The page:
Pond Station is a modular platform for monitoring the hidden activity of a freshwater pond. It has been transmitting since May 2015 when it was commissioned as a long-term sculpture at Wave Farm in Acra, NY. It floats on the water’s surface, broadcasting underwater sounds through a live radio link. It operates from dawn to evening every day, using solar-charged internal batteries. Pond Station’s receiver is located in the Wave Farm radio studio where resident artists and broadcasters on WGXC FM can experience the pond’s natural sounds or remix and interpret them. International audiences are invited to do the same via the live web stream below.
(active from dawn to dusk in the Eastern US)
Online Dashboard (real-time display of sunlight, internal voltages, etc)
Pond Station made its first broadcast on May 2, 2015 during REVEIL, a 24hr live broadcast of the sounds of daybreak from all over the world organized by Maria Papadomanolaki and Grant Smith. Listen to a great condensed overview on framework radio #509.
At sunrise, Pond Station’s hydrophones (underwater microphones) reveal a photosynthetic chorus of bubbling as plants begin to produce oxygen. Insect, fish and frog vocalizations continue all day, combined with the traces of sounds in the air that excite the water too (like passing cars, singing insects or humans). Rain on the pond surface creates a dense cloud of high-frequency detail, like the coals in a cooling campfire. In the winter, life in the pond slows down to near silence as the water ices over, but the ice may crackle and hiss during its daily expansion and contraction.
May 2015: Early morning. Rhythmic sounds stop after a car passes, then restart with a different tempo.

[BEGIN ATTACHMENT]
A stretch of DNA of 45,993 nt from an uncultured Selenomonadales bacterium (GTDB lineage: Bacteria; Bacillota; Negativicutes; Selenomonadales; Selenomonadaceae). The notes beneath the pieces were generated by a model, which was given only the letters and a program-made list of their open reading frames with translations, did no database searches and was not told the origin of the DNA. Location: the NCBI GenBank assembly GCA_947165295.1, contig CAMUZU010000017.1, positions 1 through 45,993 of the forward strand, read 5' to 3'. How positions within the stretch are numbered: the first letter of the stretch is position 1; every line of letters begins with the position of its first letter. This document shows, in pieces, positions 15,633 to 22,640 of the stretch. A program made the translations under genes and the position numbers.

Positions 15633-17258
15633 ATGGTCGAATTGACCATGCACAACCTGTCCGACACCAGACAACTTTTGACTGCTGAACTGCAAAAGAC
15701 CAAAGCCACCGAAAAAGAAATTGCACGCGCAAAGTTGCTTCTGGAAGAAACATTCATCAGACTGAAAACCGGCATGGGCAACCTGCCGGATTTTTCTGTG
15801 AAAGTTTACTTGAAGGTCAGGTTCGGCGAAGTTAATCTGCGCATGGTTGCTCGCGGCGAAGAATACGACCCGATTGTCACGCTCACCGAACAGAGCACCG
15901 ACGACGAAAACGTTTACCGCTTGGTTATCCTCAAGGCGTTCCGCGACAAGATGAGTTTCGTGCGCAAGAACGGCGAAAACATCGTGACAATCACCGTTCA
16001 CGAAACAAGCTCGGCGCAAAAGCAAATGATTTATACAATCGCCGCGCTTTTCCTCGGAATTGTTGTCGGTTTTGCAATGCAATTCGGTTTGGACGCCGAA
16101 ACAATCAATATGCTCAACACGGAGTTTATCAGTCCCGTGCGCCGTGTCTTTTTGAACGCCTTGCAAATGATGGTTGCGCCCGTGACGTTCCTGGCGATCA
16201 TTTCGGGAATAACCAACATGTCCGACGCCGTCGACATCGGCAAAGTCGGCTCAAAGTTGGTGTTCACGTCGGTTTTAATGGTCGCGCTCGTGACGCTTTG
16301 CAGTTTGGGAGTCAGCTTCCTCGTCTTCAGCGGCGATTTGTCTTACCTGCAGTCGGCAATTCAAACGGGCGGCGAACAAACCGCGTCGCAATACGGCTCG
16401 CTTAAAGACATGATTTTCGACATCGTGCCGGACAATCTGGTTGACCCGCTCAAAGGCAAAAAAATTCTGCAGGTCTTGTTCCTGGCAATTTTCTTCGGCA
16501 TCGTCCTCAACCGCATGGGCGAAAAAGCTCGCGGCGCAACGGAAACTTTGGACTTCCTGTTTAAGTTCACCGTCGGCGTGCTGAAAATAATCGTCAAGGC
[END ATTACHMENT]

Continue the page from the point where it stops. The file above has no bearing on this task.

May 2015: A cloudy morning. Loud repeating croaking sounds dominate the soundscape.
May 2015: Light rain creates random noise, partially masking the smaller repeating sounds.
June 2015: Night on the pond. Very quiet except for the frogs.
Pond Station’s physical form is inspired by the utilitarian beauty of remote research stations and space probes. Its exterior is designed to withstand high winds and rain while keeping its electronics dry and its antenna focused on the receiver. The project began in 2013 as Pond FM (with N.B.Aldrich), an installation that transmitted the underwater sounds of the pond over short-range FM radio. Pond Station is based on the same custom hydrophones but the rest of the system has been replaced with a more rugged and upgradable platform. The audio is transmitted over a low-power digital radio link using custom-built antennas to cover the 350ft distance between the pond and the receiver. An Arduino microcontroller manages the transmission schedule and power distribution to keep the station on the air regardless of weather. A telemetry radio transmits updates about the internal electronics and local environmental data, which are archived for future analysis. (The environmental data also helps contextualize the sounds since sunlight is the primary driver of the pond’s ecosystem.) The web stream is powered by a Raspberry Pi and the Locus Sonus streaming server and sound map.
In 2016 Pond Station was upgraded to include light-based sensors which reveal some of the insect “night life” of the pond and provide opportunities for light-based interaction with performers.
Exhibitions, Press & Publications